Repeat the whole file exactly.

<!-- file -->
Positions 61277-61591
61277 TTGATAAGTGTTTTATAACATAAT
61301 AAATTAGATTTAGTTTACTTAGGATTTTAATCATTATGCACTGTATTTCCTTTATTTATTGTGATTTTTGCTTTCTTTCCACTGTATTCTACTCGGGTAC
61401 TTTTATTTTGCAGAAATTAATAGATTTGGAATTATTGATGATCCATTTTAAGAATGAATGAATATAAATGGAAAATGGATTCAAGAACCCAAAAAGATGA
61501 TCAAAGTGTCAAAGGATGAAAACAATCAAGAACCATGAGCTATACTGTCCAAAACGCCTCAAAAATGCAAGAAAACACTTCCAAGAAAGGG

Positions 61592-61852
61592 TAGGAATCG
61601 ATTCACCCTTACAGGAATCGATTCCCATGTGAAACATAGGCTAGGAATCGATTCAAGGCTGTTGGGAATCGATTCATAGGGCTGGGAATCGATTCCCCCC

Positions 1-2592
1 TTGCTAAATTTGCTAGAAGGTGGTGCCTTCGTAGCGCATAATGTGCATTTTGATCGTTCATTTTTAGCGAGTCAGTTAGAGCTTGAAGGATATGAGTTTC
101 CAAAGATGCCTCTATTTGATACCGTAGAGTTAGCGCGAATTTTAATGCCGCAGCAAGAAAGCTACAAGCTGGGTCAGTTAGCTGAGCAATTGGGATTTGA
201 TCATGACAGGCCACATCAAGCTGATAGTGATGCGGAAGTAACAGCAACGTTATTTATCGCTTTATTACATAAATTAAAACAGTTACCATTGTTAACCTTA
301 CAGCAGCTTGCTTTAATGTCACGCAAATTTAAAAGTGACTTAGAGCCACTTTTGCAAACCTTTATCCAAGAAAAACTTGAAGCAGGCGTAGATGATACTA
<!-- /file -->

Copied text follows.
Positions 61277-61591
61277 TTGATAAGTGTTTTATAACATAAT
61301 AAATTAGATTTAGTTTACTTAGGATTTTAATCATTATGCACTGTATTTCCTTTATTTATTGTGATTTTTGCTTTCTTTCCACTGTATTCTACTCGGGTAC
61401 TTTTATTTTGCAGAAATTAATAGATTTGGAATTATTGATGATCCATTTTAAGAATGAATGAATATAAATGGAAAATGGATTCAAGAACCCAAAAAGATGA
61501 TCAAAGTGTCAAAGGATGAAAACAATCAAGAACCATGAGCTATACTGTCCAAAACGCCTCAAAAATGCAAGAAAACACTTCCAAGAAAGGG

Positions 61592-61852
61592 TAGGAATCG
61601 ATTCACCCTTACAGGAATCGATTCCCATGTGAAACATAGGCTAGGAATCGATTCAAGGCTGTTGGGAATCGATTCATAGGGCTGGGAATCGATTCCCCCC

Positions 1-2592
1 TTGCTAAATTTGCTAGAAGGTGGTGCCTTCGTAGCGCATAATGTGCATTTTGATCGTTCATTTTTAGCGAGTCAGTTAGAGCTTGAAGGATATGAGTTTC
101 CAAAGATGCCTCTATTTGATACCGTAGAGTTAGCGCGAATTTTAATGCCGCAGCAAGAAAGCTACAAGCTGGGTCAGTTAGCTGAGCAATTGGGATTTGA
201 TCATGACAGGCCACATCAAGCTGATAGTGATGCGGAAGTAACAGCAACGTTATTTATCGCTTTATTACATAAATTAAAACAGTTACCATTGTTAACCTTA
301 CAGCAGCTTGCTTTAATGTCACGCAAATTTAAAAGTGACTTAGAGCCACTTTTGCAAACCTTTATCCAAGAAAAACTTGAAGCAGGCGTAGATGATACTA